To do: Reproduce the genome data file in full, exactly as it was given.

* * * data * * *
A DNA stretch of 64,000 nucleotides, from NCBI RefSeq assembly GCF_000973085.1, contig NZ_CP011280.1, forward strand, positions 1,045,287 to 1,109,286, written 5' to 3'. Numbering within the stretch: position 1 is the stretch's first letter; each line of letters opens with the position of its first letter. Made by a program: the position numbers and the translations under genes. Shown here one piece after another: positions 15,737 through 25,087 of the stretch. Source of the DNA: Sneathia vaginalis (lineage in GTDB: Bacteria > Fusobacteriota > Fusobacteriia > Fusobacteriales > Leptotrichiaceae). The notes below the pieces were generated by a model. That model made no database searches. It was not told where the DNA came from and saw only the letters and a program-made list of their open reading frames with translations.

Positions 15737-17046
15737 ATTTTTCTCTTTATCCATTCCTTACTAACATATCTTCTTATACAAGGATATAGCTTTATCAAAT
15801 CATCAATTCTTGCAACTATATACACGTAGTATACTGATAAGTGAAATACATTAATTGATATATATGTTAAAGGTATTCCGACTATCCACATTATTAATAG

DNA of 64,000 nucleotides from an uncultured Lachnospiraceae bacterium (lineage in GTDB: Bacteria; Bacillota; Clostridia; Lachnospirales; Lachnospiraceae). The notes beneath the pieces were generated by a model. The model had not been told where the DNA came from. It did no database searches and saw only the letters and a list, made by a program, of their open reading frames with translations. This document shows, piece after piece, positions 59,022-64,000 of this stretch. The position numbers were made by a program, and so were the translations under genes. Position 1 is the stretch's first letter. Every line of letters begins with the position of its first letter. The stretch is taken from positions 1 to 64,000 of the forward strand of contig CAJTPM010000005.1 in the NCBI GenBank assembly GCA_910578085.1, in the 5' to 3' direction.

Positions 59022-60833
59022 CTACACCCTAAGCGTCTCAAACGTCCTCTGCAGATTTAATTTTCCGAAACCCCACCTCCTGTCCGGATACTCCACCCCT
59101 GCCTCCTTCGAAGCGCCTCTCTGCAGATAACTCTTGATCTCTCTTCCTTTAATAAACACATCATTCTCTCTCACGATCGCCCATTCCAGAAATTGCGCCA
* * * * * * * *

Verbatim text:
A DNA stretch of 64,000 nucleotides, from NCBI RefSeq assembly GCF_000973085.1, contig NZ_CP011280.1, forward strand, positions 1,045,287 to 1,109,286, written 5' to 3'. Numbering within the stretch: position 1 is the stretch's first letter; each line of letters opens with the position of its first letter. Made by a program: the position numbers and the translations under genes. Shown here one piece after another: positions 15,737 through 25,087 of the stretch. Source of the DNA: Sneathia vaginalis (lineage in GTDB: Bacteria > Fusobacteriota > Fusobacteriia > Fusobacteriales > Leptotrichiaceae). The notes below the pieces were generated by a model. That model made no database searches. It was not told where the DNA came from and saw only the letters and a program-made list of their open reading frames with translations.

Positions 15737-17046
15737 ATTTTTCTCTTTATCCATTCCTTACTAACATATCTTCTTATACAAGGATATAGCTTTATCAAAT
15801 CATCAATTCTTGCAACTATATACACGTAGTATACTGATAAGTGAAATACATTAATTGATATATATGTTAAAGGTATTCCGACTATCCACATTATTAATAG

DNA of 64,000 nucleotides from an uncultured Lachnospiraceae bacterium (lineage in GTDB: Bacteria; Bacillota; Clostridia; Lachnospirales; Lachnospiraceae). The notes beneath the pieces were generated by a model. The model had not been told where the DNA came from. It did no database searches and saw only the letters and a list, made by a program, of their open reading frames with translations. This document shows, piece after piece, positions 59,022-64,000 of this stretch. The position numbers were made by a program, and so were the translations under genes. Position 1 is the stretch's first letter. Every line of letters begins with the position of its first letter. The stretch is taken from positions 1 to 64,000 of the forward strand of contig CAJTPM010000005.1 in the NCBI GenBank assembly GCA_910578085.1, in the 5' to 3' direction.

Positions 59022-60833
59022 CTACACCCTAAGCGTCTCAAACGTCCTCTGCAGATTTAATTTTCCGAAACCCCACCTCCTGTCCGGATACTCCACCCCT
59101 GCCTCCTTCGAAGCGCCTCTCTGCAGATAACTCTTGATCTCTCTTCCTTTAATAAACACATCATTCTCTCTCACGATCGCCCATTCCAGAAATTGCGCCA